Masterpiece restored in public in Ipswich

Rosalind Whitehouse working on the painting
Image caption Rosalind Whitehouse carried out some of the restoration on the Constable in public view

A 200-year-old masterpiece by John Constable has been restored in front of the public at a museum in Ipswich.

Conservator Rosalind Whitehouse has been working on Constable's Mill Stream, part of the Suffolk artist's collection at Christchurch Mansion.

Visitors have been able to watch Ms Whitehouse restore the artwork at special sessions over four weeks.

Ms Whitehouse said: "I have been waiting a year to do this. It is the pinnacle for me."

Image caption Ms Whitehouse is using modern resins in her conservation of the painting

The picture, painted in 1814 of Willy Lott's cottage - the same cottage featured in Constable's most famous work the Hay Wain - had been smothered in varnish.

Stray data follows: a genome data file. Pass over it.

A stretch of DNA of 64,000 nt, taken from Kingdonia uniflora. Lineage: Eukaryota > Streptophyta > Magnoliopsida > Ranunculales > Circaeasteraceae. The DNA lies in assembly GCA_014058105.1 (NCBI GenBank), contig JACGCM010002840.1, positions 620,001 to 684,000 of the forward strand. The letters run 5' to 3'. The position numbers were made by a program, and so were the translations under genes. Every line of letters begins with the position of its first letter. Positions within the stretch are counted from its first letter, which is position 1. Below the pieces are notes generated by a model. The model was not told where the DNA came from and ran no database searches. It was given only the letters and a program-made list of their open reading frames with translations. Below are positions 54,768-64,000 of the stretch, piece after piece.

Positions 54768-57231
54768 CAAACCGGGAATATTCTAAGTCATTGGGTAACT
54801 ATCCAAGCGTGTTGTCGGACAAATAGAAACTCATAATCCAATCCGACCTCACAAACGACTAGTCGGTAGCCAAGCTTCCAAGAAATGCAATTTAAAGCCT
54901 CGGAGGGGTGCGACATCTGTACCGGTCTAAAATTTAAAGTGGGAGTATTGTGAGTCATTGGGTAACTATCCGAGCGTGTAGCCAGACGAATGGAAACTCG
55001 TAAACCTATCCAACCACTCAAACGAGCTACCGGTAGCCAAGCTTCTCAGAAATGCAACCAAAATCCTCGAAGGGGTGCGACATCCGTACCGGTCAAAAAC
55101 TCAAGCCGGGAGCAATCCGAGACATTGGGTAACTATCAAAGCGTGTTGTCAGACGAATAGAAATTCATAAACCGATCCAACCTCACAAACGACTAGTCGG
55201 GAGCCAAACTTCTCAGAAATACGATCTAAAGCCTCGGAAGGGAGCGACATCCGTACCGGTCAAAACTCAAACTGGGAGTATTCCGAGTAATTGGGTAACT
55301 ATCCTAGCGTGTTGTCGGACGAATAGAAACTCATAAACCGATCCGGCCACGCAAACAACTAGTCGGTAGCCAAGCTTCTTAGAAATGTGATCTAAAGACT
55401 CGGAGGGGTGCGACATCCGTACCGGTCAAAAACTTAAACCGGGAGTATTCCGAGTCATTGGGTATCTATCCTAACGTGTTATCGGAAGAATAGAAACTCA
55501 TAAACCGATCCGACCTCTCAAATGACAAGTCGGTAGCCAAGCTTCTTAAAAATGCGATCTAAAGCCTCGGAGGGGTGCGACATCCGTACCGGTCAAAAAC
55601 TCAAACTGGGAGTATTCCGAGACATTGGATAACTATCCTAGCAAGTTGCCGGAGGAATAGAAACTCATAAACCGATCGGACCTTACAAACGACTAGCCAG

The painting had to undergo technical analysis to decipher how many layers of varnish had been used.

"Old varnishes always go yellow with time and that's what has happened here," said Ms Whitehouse.

"It hasn't been cleaned for a very long time.

"There's not very much over-paint, so I'm thinking we are going to find a pretty pristine Constable in here.

"It's like taking off a yellow curtain and you'll be able to see the real colours again."

The image of a kingfisher has been revealed during the restoration.

Ms Whitehouse said: "The more you look at the pictures, the more you adore the bloke. He has given us a great legacy.

"This belongs to us - it's our heritage, our countryside."

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